Perhaps I should collect this in autumn and put it under my pillow!
Sometimes in late summer a spherical red fibrous growth can be found on the stems of wild roses. It is a Robin’s Pincushion (Bedeguar Gall) and caused by the larvae of a tiny gall wasp which hatch from eggs laid by the wasp in buds or leaves in spring. Instead of developing normally into shoots and leaves, a gall grows into a hard woody structure covered with hairy growths with a number of chambers inside in which the grubs grow during the winter. The fibres drop off during autumn leaving the wooden gall which was considered useful in the past to prevent or cure several ailments.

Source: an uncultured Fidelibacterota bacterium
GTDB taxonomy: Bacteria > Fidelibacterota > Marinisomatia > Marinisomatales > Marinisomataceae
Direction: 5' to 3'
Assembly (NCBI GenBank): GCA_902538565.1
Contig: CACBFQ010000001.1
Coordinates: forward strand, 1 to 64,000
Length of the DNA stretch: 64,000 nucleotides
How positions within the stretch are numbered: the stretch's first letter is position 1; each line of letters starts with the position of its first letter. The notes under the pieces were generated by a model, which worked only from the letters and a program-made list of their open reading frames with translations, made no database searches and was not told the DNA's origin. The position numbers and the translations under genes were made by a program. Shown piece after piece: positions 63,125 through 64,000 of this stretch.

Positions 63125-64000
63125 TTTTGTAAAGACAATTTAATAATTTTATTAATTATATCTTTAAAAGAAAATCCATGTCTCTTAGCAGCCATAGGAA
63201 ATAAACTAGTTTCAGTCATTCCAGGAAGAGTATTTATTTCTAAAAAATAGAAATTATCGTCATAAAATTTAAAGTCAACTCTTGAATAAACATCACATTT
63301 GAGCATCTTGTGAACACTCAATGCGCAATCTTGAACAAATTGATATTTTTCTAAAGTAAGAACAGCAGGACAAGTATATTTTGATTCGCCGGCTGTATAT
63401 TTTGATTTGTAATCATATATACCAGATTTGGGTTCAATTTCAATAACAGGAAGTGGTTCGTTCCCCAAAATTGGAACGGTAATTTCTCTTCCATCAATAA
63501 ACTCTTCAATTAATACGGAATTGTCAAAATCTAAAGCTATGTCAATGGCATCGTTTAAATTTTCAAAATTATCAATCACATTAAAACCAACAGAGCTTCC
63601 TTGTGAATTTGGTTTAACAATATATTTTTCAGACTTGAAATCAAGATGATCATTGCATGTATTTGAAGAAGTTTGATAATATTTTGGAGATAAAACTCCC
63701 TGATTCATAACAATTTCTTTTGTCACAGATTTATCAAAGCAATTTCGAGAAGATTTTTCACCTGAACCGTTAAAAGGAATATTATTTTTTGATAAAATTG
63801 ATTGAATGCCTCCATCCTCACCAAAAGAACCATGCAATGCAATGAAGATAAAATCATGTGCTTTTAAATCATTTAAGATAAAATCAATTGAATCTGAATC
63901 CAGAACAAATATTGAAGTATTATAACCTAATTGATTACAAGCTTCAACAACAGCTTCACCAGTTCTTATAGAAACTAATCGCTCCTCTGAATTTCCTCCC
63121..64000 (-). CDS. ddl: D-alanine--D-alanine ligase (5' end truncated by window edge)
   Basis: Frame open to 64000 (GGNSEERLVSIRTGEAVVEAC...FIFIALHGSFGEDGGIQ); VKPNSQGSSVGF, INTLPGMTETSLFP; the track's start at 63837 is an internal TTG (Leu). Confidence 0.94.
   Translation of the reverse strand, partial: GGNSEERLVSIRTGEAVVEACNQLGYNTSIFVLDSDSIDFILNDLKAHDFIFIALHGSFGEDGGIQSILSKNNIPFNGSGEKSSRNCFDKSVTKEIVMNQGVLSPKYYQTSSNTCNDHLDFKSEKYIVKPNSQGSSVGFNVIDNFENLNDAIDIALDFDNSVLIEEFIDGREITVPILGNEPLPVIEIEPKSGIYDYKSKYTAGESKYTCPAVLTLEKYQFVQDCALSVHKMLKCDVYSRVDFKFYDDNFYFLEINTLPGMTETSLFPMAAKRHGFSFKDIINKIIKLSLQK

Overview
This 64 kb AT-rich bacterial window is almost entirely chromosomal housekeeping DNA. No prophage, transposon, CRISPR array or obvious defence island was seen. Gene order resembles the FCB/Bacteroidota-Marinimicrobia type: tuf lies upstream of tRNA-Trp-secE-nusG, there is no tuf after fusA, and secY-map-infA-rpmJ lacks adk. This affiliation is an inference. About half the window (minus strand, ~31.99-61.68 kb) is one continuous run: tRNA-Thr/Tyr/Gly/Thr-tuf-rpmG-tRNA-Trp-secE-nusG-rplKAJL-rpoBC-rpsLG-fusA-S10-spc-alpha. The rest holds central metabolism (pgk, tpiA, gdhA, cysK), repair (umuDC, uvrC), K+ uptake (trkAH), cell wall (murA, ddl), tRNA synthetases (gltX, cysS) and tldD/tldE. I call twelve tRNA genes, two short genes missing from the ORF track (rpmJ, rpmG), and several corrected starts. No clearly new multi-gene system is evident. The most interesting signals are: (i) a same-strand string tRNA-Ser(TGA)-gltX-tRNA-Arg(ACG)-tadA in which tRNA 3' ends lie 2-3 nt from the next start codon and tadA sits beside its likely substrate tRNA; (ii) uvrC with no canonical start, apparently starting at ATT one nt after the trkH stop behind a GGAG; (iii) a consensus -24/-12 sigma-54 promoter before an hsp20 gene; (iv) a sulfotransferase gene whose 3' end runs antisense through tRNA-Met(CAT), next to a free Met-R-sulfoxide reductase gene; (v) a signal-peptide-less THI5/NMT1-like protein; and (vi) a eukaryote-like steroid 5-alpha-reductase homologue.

According to folklore, a gall hung around the neck or hung up in the house was considered to prevent whooping cough, or it could cure toothache if “you wear it in your boasom.” By carrying ones in a pocket it could prevent rheumatism or by placing it under the pillow it could cure insomnia. One of its alternative names was “save-whallop” because boys sometimes put it in their coat cuffs ‘as a charm to prevent flogging.” Although there is much to commend some old folk remedies, I doubt if anyone now would collect a rose gall.